What are we all about?

The focus of this blog is simple - and that's the goal too. A more simple way of life. A life in tune with the rhythms of nature and of human nature. Where everything has its time and place and purpose, including us.

We have left the rat race behind and taken on new challenges. We aim to tread as lightly as we can upon the planet, to reconnect with nature, to eat good food, drink excellent wine, enjoy the best of company.... even if that is sometimes just our own! Please feel free to eavesdrop from time to time on our lives and see how we are doing and if you are ever in Extremadura... drop us an email and we'll give you directions.

Monday, 29 September 2014

The Hard Part

Keeping geese has not always been a rewarding experience.  They are noisy, could be aggressive on occasion. They are destructive, they love to peck at things and worry them with their serrated beaks.  We have a gazebo that constantly flaps about because the geese have pecked through the strings.  Steve's brake cables on his bicycle were also damaged.

Of course we could have penned them up but we are convinced that free range is the way to go.  They would quickly exhaust the supply of grass in any pen and then it would cost us money to feed them.  If we are going to keep geese they must be happy geese.


What's the point of YOU!  We would shout at them when they were particularly annoying.  All the time reassuring ourselves that their point is to provide table meat and that they would be delicious and it would all be worth it.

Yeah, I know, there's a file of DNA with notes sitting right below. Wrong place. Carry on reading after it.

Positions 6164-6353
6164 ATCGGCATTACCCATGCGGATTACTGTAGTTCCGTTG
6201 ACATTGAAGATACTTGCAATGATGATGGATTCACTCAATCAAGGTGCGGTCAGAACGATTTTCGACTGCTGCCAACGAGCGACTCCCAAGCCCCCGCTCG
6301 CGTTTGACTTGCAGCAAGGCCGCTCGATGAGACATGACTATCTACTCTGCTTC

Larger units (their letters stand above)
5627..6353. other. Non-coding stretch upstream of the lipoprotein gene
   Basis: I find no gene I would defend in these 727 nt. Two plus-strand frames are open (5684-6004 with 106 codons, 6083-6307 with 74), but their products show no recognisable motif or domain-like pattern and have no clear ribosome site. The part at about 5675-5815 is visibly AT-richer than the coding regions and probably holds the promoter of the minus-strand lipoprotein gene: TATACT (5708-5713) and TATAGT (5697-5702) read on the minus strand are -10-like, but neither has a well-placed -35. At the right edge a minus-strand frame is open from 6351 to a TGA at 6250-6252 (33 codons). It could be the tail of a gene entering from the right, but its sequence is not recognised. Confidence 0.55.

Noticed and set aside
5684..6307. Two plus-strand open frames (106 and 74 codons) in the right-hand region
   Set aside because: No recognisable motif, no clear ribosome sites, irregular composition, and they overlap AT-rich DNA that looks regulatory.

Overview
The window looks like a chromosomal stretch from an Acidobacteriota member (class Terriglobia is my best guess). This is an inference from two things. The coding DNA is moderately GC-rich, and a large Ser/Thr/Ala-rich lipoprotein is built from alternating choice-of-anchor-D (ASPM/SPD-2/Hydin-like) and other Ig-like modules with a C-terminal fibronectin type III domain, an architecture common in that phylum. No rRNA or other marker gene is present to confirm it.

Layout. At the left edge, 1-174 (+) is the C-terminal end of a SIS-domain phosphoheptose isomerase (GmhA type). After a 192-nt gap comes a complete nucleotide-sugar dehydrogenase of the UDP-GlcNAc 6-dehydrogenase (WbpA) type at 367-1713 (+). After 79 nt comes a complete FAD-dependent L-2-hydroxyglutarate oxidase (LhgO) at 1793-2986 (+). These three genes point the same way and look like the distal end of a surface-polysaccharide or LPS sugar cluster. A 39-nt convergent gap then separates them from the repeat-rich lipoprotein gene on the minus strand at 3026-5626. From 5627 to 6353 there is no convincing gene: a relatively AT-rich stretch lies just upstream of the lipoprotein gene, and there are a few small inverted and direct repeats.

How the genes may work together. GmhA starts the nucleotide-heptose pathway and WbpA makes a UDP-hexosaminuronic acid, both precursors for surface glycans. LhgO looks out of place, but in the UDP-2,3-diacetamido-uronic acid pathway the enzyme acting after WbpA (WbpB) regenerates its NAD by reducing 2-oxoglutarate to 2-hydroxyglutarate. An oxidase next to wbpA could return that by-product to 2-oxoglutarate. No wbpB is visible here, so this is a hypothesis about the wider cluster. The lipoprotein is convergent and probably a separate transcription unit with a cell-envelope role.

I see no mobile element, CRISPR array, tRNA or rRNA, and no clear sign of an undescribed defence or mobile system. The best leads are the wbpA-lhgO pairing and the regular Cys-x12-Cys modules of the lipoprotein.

Last year we asked a lady from the village to come and kill the geese for us.  Her reward was one of the geese.  This year we wanted to do it ourselves.  It was this year's challenge to myself to kill, pluck and prepare a chicken for cooking... all by myself.  This still hasn't happened.  yet, but today is Michaelmas - the date when traditionally the geese should be culled - no, a goose wasn't always for Christmas.



 We decided to do one.  Which we thought a good start since we are beginners.  We have a book that explains how to do it and we saw it done last year.  A goose is much much bigger than a chicken though and could give you a very nasty peck.  I couldn't see how I could hold it and dispatch it at the same time, it was going to take the two of us.  Steve caught it and carried it to the appointed place away from the rest of the flock.  I then dispatched the goose with a very sharp knife to the throat.  It took only a few minutes for the blood to drain out and the goose was gone.



The plucking was harder than I thought it would be.  Even with very hot water.  Geese have two layers of feathers and the downy stuff is hard to remove.  It floats about in the air getting up your nose and obscures the view of the actual carcass.  Once the feathers are off it starts to resemble a bird you might buy from the supermarket and it ceases to bear any resemblance to the living breathing honking bird it previously was.  Which is a blessing.

The butchery bit was done in the house as the sun was well up by now and the flies starting to come out.  Altogether it took 2 hours from catching the goose to trussed bird in the fridge.  The end result not quite as good as you would get from the butchers, but then we are novices to this and it is our first attempt.  Once roasted, will be just as delicious.




And that is the point.  Delicious.  Our own free range and organically reared and fattened goose.  It is a major milestone and we felt the need to mark it in some way.  Cava and freshly squeezed oranges with breakfast.


 We are thankful to the goose for its life which we have returned from whence it came.  

1 comment:

  1. I remember doing the same thing with geese and chickens. Not an easy task, well done and I hope you enjoy it

    ReplyDelete

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